New Zealand is a country located at the Southern Hemisphere. Due to its location, it is a remote land. It is south-east of the Pacific Ocean and is just 2000 kilometers from Australia. It is one of the last sizable territories suitable for habitation to be populated and settled (Britannica Online, 2007). Its capital city is Wellington, considered as the southernmost capital city in the world. Basically, it is composed of two main islands and a few smaller ones that are located at the center of the water hemisphere. The North Island is called Te-Ika-a-Maui while the South Island is called Te-Wai-Pounamu in Maori (Infoplease.com).
Its total land area is just 268, 680 square kilometers, a little less than that of Italy (Rosenberg). Among its smaller islands, Stewart Island or the Rakiura and Waiheke Island are the most occupied. New Zealand has one of the largest Exclusive Economic Zones in the world. It is a zone, usually 200 nautical miles from the coast, wherein a country has special rights over its use and exploration. Climate The climate all throughout New Zealand is moderate. Usual temperatures do not fall beyond 0o Celsius or hotly rise above 30o Celsius.
However, its climatic situations are amazing varied among its different region. While some of its regions are experiencing wet climatic conditions, some are having semi-parched conditions, and some are having subtropical conditions. Of the main cities in New Zealand, Auckland is the wettest, receiving almost twice of the amount of rainfall than that which Auckland, Wellington, and Christchurch receive per year combined (Rosenberg). Geography New Zealand is a fragment of a partly-submerged continent called Zealandia which was originally one with Antarctica and Australia until a tectonic plate shift took place.
There are as many as 18 peaks reaching 3000 meters in this island. However, the North Island has less mountains, and marked by active volcanism. The tallest mountain in North Island is Mount Ruapehu which rises about 2797 meters and is an active cone volcano (Rosenberg). Flora and Fauna New Zealand has a wonderful flora and fauna because of its long and undisturbed isolation from human habitation and its unique geographical location. It is amazing to note that 80% of its flora is endemic. It has two main types of forests and the remaining vegetation types are grasslands (Allan).
Until the habitation of humans, New Zealand was 80% forested. Furthermore, a discovery of bones that belonged to a long-extinct, mouse-sized land bat in the South Island disproved the thought that there were no none-marine native mammals that ever existed. Marine life is gracefully abundant in New Zealand, having a diverse collection of different species of whales, dolphins, and fishes. The world’s rarest dolphin is only found at the depths of New Zealand’s vast waters. Long ago, New Zealand had a diverse population of animal species in its forests.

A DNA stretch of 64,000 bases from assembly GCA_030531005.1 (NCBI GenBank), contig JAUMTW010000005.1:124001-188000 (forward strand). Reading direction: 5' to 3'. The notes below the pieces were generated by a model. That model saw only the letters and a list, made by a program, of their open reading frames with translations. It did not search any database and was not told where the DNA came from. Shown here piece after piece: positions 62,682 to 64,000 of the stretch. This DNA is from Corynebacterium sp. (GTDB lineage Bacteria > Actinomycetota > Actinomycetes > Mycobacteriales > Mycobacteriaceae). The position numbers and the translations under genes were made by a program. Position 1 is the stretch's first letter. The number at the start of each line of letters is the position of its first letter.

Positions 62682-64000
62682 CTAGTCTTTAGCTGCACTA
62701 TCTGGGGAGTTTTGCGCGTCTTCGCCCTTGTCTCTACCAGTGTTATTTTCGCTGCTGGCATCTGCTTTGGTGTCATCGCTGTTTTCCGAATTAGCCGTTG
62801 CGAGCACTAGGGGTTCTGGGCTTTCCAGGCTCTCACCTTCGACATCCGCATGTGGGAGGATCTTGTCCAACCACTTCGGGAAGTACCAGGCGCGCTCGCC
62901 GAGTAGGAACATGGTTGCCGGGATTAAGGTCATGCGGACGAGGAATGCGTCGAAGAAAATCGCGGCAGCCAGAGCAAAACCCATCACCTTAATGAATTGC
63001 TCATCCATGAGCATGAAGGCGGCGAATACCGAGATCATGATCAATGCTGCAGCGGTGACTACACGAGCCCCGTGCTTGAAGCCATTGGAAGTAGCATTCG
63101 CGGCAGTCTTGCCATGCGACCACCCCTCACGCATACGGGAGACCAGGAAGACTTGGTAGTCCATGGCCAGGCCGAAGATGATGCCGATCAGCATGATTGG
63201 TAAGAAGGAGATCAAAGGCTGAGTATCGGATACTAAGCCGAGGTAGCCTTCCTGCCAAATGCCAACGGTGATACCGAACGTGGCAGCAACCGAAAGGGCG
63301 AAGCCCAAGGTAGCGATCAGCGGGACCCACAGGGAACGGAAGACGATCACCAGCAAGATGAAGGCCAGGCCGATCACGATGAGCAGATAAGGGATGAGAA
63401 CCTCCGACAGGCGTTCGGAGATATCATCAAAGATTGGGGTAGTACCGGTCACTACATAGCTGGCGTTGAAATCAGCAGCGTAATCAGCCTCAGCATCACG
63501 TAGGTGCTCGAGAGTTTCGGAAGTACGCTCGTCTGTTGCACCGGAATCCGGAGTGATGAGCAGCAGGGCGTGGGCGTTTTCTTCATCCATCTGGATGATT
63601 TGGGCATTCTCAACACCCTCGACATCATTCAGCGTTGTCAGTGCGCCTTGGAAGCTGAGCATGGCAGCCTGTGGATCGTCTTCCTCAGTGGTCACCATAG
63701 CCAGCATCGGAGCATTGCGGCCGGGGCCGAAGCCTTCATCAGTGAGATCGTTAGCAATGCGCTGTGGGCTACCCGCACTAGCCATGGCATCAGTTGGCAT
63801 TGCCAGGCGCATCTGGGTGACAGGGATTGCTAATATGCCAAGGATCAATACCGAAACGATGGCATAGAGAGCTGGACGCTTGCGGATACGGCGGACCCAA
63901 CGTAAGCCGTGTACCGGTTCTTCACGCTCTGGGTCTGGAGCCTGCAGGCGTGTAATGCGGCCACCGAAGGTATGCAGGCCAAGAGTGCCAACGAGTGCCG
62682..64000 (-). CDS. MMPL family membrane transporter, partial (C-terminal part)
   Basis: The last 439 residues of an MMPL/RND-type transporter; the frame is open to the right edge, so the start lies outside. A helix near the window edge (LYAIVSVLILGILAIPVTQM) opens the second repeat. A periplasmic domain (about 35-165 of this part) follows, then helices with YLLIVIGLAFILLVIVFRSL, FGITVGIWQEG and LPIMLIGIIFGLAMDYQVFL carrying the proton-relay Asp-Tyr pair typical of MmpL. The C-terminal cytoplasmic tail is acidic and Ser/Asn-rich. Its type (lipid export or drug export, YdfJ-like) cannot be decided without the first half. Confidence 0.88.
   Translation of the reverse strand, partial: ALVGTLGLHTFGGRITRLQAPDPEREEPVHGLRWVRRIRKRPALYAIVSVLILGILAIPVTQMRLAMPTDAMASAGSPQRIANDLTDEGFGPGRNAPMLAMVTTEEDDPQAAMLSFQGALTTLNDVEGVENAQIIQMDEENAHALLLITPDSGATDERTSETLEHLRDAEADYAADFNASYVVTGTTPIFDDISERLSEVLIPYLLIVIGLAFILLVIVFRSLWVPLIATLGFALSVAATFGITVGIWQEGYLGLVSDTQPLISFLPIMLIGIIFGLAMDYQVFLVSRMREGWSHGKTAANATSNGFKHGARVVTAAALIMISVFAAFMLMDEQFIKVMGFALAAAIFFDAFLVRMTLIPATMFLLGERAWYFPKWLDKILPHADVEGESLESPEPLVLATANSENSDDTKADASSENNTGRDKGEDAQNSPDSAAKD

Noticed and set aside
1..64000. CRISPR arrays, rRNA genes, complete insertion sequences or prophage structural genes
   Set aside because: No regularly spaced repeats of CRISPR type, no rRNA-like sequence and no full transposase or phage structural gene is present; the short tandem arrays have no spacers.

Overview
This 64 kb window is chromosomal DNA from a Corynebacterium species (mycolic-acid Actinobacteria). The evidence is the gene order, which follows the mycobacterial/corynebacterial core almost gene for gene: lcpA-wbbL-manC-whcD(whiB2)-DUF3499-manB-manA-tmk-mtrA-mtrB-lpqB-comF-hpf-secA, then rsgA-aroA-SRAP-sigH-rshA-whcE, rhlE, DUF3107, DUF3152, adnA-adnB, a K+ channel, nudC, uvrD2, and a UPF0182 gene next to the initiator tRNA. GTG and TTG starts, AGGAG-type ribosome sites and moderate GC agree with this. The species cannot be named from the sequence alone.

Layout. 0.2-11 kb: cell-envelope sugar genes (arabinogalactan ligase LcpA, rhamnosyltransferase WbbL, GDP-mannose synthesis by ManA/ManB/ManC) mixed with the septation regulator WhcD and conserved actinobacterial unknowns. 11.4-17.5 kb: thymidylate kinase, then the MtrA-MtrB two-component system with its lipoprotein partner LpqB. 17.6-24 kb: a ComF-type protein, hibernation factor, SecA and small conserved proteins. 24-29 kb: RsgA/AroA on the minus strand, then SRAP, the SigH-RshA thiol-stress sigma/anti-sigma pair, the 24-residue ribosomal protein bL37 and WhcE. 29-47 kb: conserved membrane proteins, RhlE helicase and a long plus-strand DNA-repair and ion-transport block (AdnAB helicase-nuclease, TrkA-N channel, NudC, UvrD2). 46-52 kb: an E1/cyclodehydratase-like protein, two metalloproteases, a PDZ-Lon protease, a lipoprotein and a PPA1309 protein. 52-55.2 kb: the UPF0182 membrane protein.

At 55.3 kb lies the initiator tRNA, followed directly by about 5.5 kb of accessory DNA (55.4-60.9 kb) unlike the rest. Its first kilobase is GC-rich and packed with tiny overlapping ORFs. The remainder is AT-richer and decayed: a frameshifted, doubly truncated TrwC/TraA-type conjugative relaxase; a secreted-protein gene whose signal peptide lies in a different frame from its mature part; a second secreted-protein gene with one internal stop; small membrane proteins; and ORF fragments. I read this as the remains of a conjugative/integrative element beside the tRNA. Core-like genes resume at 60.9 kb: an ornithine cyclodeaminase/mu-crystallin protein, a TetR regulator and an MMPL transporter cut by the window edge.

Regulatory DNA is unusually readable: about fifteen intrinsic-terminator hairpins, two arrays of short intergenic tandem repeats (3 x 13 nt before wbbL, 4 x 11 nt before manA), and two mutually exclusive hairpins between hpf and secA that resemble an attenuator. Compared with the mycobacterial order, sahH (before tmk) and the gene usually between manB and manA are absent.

Most of the endemic species of birds in New Zealand are flightless because there were only few natural predators that coexisted with them. Kiwi, New Zealand’s national symbol, is a flightless bird. Reptiles present in New Zealand include skinks, geckos, and tuatara. There are also four species of primitive frogs that can only be found in New Zealand. It is also amazing to find that there are no snakes in New Zealand and there is only one venomous spider which is restricted only to the country’s coastal regions. Moreover, in the class Insecta, endemic species are also populous in the country.
One of these is the heaviest insect in the world—the “weta” (Allan). The hunting of birds and other animals and bringing of more predators by New Zealand’s early settlers eventually led to extinction and endangerment of its wildlife. Summary Because New Zealand is a relatively small country, just the size of Colorado, it is an excellent test case in the study of environmental history. More so, human impact is very recent and European settlement occurred at a later date that’s why the environmental records of the country are in good order. Consequently, very thorough studies can be done for New Zealand.
It is also important to note that the country has a massive variation in terms of its topology, climate, and biology. Consequently, studies regarding different types of ecologies are possible and much easier to conduct compared to many other countries. Studies about the environment of New Zealand are various and include comparative studies on wind damage and response in its forests, influence of pastoral management on its plant biodiversity, analysis of its vegetation, and its plant germination (Sullivan). In New Zealand, earthquakes are common in the country though rarely severe and damaging.
Environmental issues include deforestation, soil erosion and endangered natural native flora and fauna.
Allan, H. “Indigenous Tracheophyta- Psilopsida, Lycopsida, Filicopsida, Gymnospermae, Dicotelydons. ” Flora of New Zealand I. Botany Division (1982). “New Zealand. ” Encyclop? dia Britannica. 2007. Encyclop? dia Britannica Online. 6 June 2007 <http://www. britannica. com/eb/article-9108762>. Infoplease. com. “New Zealand. ” 2007. Rosenberg, Matt. “Geography: New Zealand. ” 2005. Sullivan, Jon. New Zealand Journal of Ecology. 2007.